The very first news item I encountered this morning as I opened my computer was the death of Geraldine Ferraro. By many standards, she did enjoy a good life: former member of Congress; Vice Presidential candidate (the first female one in the United States — there wouldn’t be another for over 2 decades); TV host; she had a loving husband (that’s one!) and 3 grown children. Yet none of this is what I remember most about Ms. Ferraro.
I remember the 1984 Vice Presidential Debate.
But let’s step back.
The first Presidential Election I have any recollection of was the 1976 contest between Gerry Ford and Jimmy Carter. However, the first debate I can recall sitting through was in 1980 between Carter and Ronald Reagan. That’s the one with the famous Reagan catchphrase “There you go again.”
In those days, the debates were run by the League of Women Voters.
By 1984 we had — heaven help us all!!! — a woman candidate for Vice President. How could this be? Can she possibly be qualified?? Quick! Somebody set up a debate between Geraldine Ferraro and the Republican candidate, George H.W. Bush (later known as “President Bush” or “Bush 41”). It wasn’t the first Vice Presidential debate, but it is the first one Generation X is likely to remember.
The woman, who normally wore sharp little suits like this, showed up in a rather unflattering grey sweater. Even to a child it seemed like a thinly disguised attempt by some patriarchal campaign handlers to make her seem “friendly,” “feminine,” and god help her “momlike.” She stood there, next to a former CIA director, former Ambassador, former RNC Chairman in his blue wool suit with the red silk tie, and looked like she was ready to take the class on a field trip. I can’t recall a word of what was said. From where I sat, this moment lost the election for Mr. Mondale.
But onward to 1988, when Dan Quayle was the Vice Presidential candidate. The poor man is right that he took a lot of heat for statements that wouldn’t have gotten a second glance had they come out of the mouth of his running mate’s son. Again, a debate, but now under the auspices of the Commission on Presidential Debates — a wholly owned subsidiary of the two major political parties.
I’ll skip such fine moments as “Gridlock!” and “Oh no say it ain’t so Joe!” and move on. In 1992 they were honest enough to include a third candidate in the debates, the popular if mercurial Ross Perot and his running mate. This would be the last time the CPD would include any “undesirables.”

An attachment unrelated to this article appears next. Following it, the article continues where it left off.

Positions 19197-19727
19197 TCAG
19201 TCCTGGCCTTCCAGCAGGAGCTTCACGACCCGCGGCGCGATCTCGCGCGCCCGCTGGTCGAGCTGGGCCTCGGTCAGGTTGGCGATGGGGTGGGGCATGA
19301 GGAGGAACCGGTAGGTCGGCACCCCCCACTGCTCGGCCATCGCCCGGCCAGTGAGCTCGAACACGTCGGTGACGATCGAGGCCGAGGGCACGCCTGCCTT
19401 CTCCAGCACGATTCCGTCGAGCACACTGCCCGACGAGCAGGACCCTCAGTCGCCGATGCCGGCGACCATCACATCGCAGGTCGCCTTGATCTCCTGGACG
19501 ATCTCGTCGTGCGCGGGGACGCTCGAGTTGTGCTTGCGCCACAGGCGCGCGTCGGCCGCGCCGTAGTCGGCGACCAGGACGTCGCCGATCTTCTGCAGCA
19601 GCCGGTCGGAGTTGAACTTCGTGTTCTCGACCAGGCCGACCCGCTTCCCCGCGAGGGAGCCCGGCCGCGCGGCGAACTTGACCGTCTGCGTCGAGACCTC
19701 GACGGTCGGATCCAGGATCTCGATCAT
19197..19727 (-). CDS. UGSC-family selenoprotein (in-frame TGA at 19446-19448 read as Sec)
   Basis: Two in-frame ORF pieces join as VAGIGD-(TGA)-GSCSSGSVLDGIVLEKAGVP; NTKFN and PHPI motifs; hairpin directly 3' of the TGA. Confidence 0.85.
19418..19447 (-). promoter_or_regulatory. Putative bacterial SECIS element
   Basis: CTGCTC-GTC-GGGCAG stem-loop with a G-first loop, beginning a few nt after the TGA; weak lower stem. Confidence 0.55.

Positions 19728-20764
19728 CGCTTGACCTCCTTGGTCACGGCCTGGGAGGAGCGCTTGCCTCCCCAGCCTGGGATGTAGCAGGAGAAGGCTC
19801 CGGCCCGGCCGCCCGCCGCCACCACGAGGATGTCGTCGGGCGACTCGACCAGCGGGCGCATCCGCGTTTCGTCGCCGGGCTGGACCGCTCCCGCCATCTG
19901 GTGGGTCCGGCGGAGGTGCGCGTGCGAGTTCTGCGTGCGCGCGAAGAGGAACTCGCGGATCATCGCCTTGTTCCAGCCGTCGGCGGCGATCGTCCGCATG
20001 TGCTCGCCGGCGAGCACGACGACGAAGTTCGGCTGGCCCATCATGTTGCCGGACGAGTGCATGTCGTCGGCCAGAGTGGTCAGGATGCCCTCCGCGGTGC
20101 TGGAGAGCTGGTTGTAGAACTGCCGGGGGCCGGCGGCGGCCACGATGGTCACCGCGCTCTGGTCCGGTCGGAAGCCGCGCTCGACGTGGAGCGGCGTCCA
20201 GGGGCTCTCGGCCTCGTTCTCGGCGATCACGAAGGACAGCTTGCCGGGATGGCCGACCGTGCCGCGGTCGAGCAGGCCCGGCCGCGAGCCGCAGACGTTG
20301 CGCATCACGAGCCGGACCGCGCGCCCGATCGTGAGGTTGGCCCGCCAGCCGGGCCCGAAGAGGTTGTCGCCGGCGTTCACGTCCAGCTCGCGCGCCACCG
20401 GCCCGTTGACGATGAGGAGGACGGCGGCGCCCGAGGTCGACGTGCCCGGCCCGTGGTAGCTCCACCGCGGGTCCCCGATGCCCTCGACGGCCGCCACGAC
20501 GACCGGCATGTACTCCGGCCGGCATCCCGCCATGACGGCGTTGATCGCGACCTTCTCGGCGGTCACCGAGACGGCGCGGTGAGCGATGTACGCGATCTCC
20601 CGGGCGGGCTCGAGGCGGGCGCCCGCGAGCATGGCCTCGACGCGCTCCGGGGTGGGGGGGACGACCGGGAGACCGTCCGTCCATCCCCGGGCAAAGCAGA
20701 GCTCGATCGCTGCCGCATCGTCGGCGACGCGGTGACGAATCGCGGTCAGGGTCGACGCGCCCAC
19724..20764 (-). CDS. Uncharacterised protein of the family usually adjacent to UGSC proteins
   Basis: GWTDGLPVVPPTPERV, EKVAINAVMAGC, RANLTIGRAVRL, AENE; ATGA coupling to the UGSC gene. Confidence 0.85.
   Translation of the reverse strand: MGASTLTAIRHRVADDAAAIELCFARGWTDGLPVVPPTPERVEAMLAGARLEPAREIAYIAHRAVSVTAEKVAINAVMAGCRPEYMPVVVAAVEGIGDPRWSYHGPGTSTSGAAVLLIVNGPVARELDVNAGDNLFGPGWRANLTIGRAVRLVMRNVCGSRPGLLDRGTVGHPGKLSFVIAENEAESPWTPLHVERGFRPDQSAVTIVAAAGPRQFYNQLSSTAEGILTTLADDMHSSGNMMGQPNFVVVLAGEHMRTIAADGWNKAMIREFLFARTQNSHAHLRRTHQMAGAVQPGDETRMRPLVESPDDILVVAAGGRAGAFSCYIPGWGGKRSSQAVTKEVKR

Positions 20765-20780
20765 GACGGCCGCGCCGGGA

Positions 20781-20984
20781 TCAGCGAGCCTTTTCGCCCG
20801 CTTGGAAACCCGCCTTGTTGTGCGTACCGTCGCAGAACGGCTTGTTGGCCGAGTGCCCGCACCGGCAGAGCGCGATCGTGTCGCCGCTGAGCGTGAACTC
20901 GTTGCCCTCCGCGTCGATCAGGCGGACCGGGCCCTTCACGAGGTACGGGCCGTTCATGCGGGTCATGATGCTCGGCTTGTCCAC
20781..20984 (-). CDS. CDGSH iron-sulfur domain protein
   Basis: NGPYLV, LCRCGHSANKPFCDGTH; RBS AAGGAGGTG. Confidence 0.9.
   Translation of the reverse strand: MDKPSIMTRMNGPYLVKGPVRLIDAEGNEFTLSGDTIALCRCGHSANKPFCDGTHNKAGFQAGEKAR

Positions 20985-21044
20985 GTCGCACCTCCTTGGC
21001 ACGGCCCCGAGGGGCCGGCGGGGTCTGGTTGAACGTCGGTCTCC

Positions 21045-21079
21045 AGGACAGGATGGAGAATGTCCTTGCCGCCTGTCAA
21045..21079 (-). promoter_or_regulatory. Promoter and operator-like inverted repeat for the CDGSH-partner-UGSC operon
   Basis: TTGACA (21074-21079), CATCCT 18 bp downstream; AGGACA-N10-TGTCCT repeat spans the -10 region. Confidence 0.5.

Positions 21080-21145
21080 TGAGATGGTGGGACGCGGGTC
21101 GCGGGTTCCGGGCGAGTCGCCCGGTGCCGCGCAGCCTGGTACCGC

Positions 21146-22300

The Republican field is already starting to populate with Presidential candidates and wanna-be candidates. Before the year is out, we will be subjected to various debates between them where the only thing they actually agree on is that President Obama stinks, is too liberal, might be a socialist, might be a communist, might be a Muslim, might be the anti-Christ, might be Kenyan. In short, they will call him everything except a nice Blank man. By this time next year, the running will be between a short list of 2-5 players. By 18 months from now, we will have had a couple of Presidential Debates and maybe a Vice Presidential one or two.
What will be missing from this picture is all the third party candidates. And this brings me to a proposal.
Let’s have a big, televised debate next spring or summer with all the “other” candidates. And I do mean all of them! Everybody who can get his or her name on the ballot is welcome to come on (at their own expense), answer questions, and talk about their views.
I predict that two things will happen. Most of the candidates will come across as having serious holes in their platforms — if not being completely loony. Some of the candidates will actually have a good idea or two, and perhaps some of these ideas will either create a credible third party or get co-opted by one of the mainstream parties. Either way, this is a win for both the candidate and the country.
In closing: a job fit for a dog; more like this please; insanity; interesting but not happening; way down; when did Jim Bakker start talking sense?; a lousy graph; the good old days?; dangerous; sakura; and even Time thinks it’s odd.